We have been working hard to increase our product offerings at Ohio Metal and offer more products that are really more for industries outside of oil and gas. We've also increased our advertising efforts in the precision markets and as a result of that we have seen a significant increase in our co-levels and we're sending out a lot of sample tools which is pretty common for people to sample the tools and test their effectiveness before they put in larger orders.

Marc that concludes my presentation for today. I'll turn the call back over to you.

Marc McConnell

Okay. And I would just like to point out we are pleased that -- to be profitable and really we could attribute a lot of that to the fact that we've been quite aggressive on the front of addressing our operating cost or SG&A. We've been tackling that aggressively and it's getting a little bit harder to find more of those cuts to help ourselves with, but we are remaining in the effort of trying to find them month-in month-out to help ourselves a great deal.

So, we've really allowed ourselves to build back towards profitability even in this scenario where demand for a lot of our products is a bit weak. So we remain very focused on the financial health of the business as Carrie mentioned. We're very focused on inventory, very focused on reducing debt and really have managed to do so quite significantly over the last few months and over the last year, I mean our bank borrowings are way down and we're trying to send it much further down.

At this point we are very focused also on maintaining this profitability in the months ahead, acknowledging that we continue to be in a situation where demand is pretty weak. And so our outlook for the few months ahead -- still we don't completely know what to expect and we do know that incoming orders have been a little bit light, but we are trying to make sure that we can be profitable regardless of how weak they may prove to be in the months ahead.

So, we have a challenging year that we're in the midst of, but I feel like our management team is doing a great job of giving us the best shot at being profitable under these circumstances. So we are in some industries that are highly cyclical. I'd say the agricultural business is just famously cyclical there is nothing particularly odd about the fact that its really weak right now for everyone that's participating in that market. I think a lot of investors follow Titan and Deere and a lot of these other folks and everybody is feeling it, small people, the large people, it really affects everybody and we simply have to adjust to what's going on so that we can succeed and be there when things improve.

So with that, I'd be glad to take some questions and also Ward McConnell, Vice Chairman and past Chairman is available to add perspective if anyone has questions for him. And with that I’ll turn it over for questions.

Question-and-Answer Session

Operator

[Operator Instructions] Our first question comes from Sam Rebotsky from SER Asset Management. Please state your questions.

Sam Rebotsky

Yes. Good morning, Marc, Carrie and rest of the Art's-Way team. Profitability is very good in this tight time. And you've expressed that you're not sure on a quarter-to-quarter basis, but hopefully you could achieve profits in the next quarter and going forward. Could you tell me on the sale which in the annual you spoke of $1.192 million and that you carried at $1.245 million, did you record a loss on the building compared to what you were carrying it at in this first quarter?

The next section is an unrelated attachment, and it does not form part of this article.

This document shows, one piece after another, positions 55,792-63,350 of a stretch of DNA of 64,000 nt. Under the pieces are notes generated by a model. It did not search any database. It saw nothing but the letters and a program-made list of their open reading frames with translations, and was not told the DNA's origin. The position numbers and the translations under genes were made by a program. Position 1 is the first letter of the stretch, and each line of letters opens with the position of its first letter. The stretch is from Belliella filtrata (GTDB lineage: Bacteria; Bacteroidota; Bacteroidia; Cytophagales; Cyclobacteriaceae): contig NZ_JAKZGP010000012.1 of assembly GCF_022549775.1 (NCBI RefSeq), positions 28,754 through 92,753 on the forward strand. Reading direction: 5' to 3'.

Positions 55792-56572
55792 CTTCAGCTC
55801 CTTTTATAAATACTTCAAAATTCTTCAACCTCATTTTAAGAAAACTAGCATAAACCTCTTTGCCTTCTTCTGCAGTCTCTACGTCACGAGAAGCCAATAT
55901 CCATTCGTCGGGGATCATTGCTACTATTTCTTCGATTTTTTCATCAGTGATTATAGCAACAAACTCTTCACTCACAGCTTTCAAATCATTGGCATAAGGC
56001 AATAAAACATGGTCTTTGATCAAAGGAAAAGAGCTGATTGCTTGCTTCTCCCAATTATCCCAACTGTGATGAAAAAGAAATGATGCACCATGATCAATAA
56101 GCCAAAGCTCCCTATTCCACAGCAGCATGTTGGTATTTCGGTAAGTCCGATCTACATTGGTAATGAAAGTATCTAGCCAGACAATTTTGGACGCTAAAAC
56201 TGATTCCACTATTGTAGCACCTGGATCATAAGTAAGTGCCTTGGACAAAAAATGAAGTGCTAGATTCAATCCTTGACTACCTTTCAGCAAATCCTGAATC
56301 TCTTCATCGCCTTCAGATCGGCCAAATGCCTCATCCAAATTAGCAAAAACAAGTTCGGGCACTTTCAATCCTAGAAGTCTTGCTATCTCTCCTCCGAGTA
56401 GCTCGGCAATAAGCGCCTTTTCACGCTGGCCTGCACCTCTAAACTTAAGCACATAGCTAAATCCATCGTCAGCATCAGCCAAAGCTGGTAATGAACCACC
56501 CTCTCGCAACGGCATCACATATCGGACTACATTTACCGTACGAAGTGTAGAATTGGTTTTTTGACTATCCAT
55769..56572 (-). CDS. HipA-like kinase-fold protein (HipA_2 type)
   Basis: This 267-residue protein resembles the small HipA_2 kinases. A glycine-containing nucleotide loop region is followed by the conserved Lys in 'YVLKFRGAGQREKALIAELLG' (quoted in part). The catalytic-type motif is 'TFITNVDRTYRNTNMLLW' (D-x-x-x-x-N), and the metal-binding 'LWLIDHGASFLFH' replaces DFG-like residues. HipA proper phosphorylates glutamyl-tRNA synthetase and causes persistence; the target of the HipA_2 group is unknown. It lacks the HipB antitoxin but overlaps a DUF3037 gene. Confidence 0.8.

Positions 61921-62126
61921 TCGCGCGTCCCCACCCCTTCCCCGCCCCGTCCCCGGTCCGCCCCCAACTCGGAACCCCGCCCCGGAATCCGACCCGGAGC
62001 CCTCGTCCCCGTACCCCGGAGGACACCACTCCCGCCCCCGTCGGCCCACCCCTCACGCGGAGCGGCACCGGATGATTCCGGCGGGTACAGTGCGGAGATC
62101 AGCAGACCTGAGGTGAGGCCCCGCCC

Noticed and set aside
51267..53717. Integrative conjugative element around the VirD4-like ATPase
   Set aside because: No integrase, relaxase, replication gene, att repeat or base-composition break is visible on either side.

Marc McConnell

Carrie?

Carrie Majeski

No. We did not have a loss on the building, but there we have a paying system that was in that building, which we have as an asset held for sale right now, which is also rolled into some of those numbers. We are trying to liquidate that paying system, so that's what you're seeing there, but we did not record a loss on the building.

Sam Rebotsky

Okay -- yes, I'm sorry.

Marc McConnell

I was saying it was very close to even.

Sam Rebotsky

Okay. That's good. One of the things that would be helpful in the Annual or 10-K to record the four quarters sales and profits as just information on looking and I don't think we've ever done that, but that's just sort of it would be helpful as you look through the numbers to look a review in one place?

Marc McConnell

Is that a trailing four quarters you mean Sam?

Sam Rebotsky

No, yes, the -- yes the trailing four quarters for the year end to sort of look at the breakdown of what you had accomplished. And so let's the backlog in the Scientific and also to look at the Scientific in two ways, the farm animal buildings and the scientific research, is there more -- are you doing better in the farm animal backlog, or how do we look at both of those areas?

Carrie Majeski

Well, in the backlog numbers that I gave in those three jobs that I highlighted one of those was a research job the one for 550, and the other one we would consider more of the agricultural product. So that would have been just over $1 million almost $1.2 million, I guess. We still have a lot of interest that we're seeing on the ag buildings and that's really made up I'd say 80% to 90% of our sales in the last couple of years. So we are happy to see some of these research facilities hitting the books, but the main level of activity is really still in the ag.

Sam Rebotsky

So, is it the product that you've created that's different than the other potential competition? And do you see what kind of size of the market do you see there? Presumably it would help the farm keep the cleanliness better and hopefully keep the animals greater value may be not getting mastitis or other kind of health problems -- what's the size of that market are you seeing?